On September 9, Celebrate This Event — Because China Can't

Things in China are so bad that they can't even celebrate one of the best days in their history: September 9, 1976, the day Mao Zedong died.

Mao was — and still is — loved by many in China for uniting the country and ending a "Century of Humiliation" that involved occupation by imperial powers and a relentless civil war. Unfortunately, Mao proved to be just as deadly to innocent Chinese citizens as war and colonialism. Maybe even more deadly.

Standing out in particular was Mao's disastrous "Great Leap Forward," a five-year-plan (beginning in 1958) to industrialize China's economy. Far from being a success, it brought together some of the worst flaws of government economic intervention and wound up killing anywhere from 10 million to perhaps 50 million Chinese.

Surprisingly, we hear very little about this tragedy (say, compared to the Holocaust), and many people know almost nothing about it. So, what happened?

Part of the failure of the Great Leap Forward comes down to the usual problems of communist economic practice. Mao got rid of family farms and forced peasants onto collectives, a practice that stifles productivity and ingenuity. But three further mistakes made the Great Leap Forward an utter catastrophe.

First, Mao got it into his head that the high-quality steel needed to build railways, factories, etc., could be made by peasants in small, backyard furnaces. This was nonsense, as it requires both a knowledge of metallurgy and high heat that can only be achieved by using coal. Under Mao, peasants cut down trees and burned furniture to melt down farm tools, cooking implements, and even doorknobs only to create low-quality, useless pig iron.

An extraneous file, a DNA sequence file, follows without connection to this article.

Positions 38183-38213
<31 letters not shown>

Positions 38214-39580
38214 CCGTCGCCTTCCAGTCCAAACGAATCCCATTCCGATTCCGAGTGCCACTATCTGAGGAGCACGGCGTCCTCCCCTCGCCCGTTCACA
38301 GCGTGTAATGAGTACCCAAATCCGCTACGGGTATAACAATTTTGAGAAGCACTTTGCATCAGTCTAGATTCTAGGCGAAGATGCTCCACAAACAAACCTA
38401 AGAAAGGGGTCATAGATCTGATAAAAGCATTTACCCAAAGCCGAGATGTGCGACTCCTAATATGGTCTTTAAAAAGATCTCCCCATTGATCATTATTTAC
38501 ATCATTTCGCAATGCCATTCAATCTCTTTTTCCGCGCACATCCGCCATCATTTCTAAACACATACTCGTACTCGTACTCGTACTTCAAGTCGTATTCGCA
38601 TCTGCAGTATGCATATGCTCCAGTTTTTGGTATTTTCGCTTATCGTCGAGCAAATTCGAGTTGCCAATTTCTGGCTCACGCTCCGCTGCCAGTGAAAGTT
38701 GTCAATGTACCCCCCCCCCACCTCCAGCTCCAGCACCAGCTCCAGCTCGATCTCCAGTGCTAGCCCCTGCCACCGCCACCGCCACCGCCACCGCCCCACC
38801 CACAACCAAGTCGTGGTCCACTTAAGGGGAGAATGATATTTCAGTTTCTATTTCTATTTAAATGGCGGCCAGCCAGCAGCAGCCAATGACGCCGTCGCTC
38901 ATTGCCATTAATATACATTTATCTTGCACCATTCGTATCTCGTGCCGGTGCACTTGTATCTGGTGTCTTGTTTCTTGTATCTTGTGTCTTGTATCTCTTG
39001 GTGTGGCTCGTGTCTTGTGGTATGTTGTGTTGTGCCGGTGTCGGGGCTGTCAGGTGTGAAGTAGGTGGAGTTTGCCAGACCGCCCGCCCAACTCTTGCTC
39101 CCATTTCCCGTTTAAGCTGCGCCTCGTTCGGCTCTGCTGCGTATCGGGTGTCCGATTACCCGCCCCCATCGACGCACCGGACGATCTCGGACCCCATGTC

Second, Mao wrecked China's farming sector. He knew that having so many peasants making steel would result in a shortage of labor for growing food, so he introduced new agricultural techniques to boost output. But the "innovations" he imposed were untested. Many of them were bogus methods advocated by Trofim Lysenko, a Soviet "scientist" who shunned rigorous empirical experiments. The result was a drop in grain production.

Third — and perhaps worst and most typical of communist rule — Mao invoked a culture of fear where anyone who failed or questioned him or the Chinese Communist Party risked being arrested, tortured, or killed (or all three). At many stages of planning for the Great Leap Forward, people who knew enough to say that Mao's steel-making and agricultural policies would flop instead stayed quiet. Worse, local communist bureaucrats, eager to cover up the crop failures in their district, lied and reported huge increases in crop yields. And upper-level party leaders, eager to believe they'd proved the superiority of communism over capitalism, accepted the figures as accurate. Thinking they had a massive surplus, they sold "surplus" Chinese grain to other countries.

In reality, that grain was desperately needed to feed the Chinese population. A massive famine ensued, made worse by bad weather, and millions died. Mao and the other communist leaders were reluctant to admit their failure, further exacerbating the problem.

Mao lost influence after the Great Leap Forward, but staged a comeback in 1966 after swimming across the Yangtze River. Soon after this, he incited the Cultural Revolution, in which hundreds of thousands (or even millions) more were killed.

Mao's brutality only came to an end with his death on September 9, 1976. Almost 40 years later, it is still dangerous for people in China to criticize Mao, whose portrait is displayed at Tiananmen Square (the site of the 1989 massacre of student protesters). The Chinese Communist Party still resorts to brutality against those it deems to be dissidents (even among its own party members). And Bo Xilai, the former member of the ruling Politburo who is now on trial, came to prominence using many of Mao's tactics.

While I don't normally celebrate people's death, I'll make an exception for somebody who is responsible for the deaths of so many millions of innocents. Particularly when those lucky enough to have survived Mao's brutality are unable to celebrate his death for themselves.